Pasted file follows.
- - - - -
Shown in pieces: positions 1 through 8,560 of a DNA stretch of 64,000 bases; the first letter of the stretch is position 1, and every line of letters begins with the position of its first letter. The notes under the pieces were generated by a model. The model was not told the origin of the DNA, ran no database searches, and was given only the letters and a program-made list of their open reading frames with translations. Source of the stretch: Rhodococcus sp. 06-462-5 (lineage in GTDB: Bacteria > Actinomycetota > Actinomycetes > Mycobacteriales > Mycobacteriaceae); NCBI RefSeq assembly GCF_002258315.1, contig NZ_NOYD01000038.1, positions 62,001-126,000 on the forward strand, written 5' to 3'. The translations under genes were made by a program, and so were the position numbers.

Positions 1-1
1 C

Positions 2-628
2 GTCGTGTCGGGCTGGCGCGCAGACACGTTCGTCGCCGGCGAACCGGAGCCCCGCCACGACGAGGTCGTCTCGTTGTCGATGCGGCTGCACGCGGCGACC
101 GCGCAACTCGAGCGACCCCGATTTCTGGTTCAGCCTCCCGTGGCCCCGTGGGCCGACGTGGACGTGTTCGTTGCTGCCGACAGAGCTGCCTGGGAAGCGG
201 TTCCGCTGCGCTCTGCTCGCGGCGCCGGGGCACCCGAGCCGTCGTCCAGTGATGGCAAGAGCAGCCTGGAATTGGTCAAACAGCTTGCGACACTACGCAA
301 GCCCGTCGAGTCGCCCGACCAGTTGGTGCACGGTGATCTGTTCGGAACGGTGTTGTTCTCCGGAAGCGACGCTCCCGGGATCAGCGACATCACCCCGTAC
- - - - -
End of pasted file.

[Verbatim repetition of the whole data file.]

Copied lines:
Shown in pieces: positions 1 through 8,560 of a DNA stretch of 64,000 bases; the first letter of the stretch is position 1, and every line of letters begins with the position of its first letter. The notes under the pieces were generated by a model. The model was not told the origin of the DNA, ran no database searches, and was given only the letters and a program-made list of their open reading frames with translations. Source of the stretch: Rhodococcus sp. 06-462-5 (lineage in GTDB: Bacteria > Actinomycetota > Actinomycetes > Mycobacteriales > Mycobacteriaceae); NCBI RefSeq assembly GCF_002258315.1, contig NZ_NOYD01000038.1, positions 62,001-126,000 on the forward strand, written 5' to 3'. The translations under genes were made by a program, and so were the position numbers.

Positions 1-1
1 C

Positions 2-628
2 GTCGTGTCGGGCTGGCGCGCAGACACGTTCGTCGCCGGCGAACCGGAGCCCCGCCACGACGAGGTCGTCTCGTTGTCGATGCGGCTGCACGCGGCGACC
101 GCGCAACTCGAGCGACCCCGATTTCTGGTTCAGCCTCCCGTGGCCCCGTGGGCCGACGTGGACGTGTTCGTTGCTGCCGACAGAGCTGCCTGGGAAGCGG
201 TTCCGCTGCGCTCTGCTCGCGGCGCCGGGGCACCCGAGCCGTCGTCCAGTGATGGCAAGAGCAGCCTGGAATTGGTCAAACAGCTTGCGACACTACGCAA
301 GCCCGTCGAGTCGCCCGACCAGTTGGTGCACGGTGATCTGTTCGGAACGGTGTTGTTCTCCGGAAGCGACGCTCCCGGGATCAGCGACATCACCCCGTAC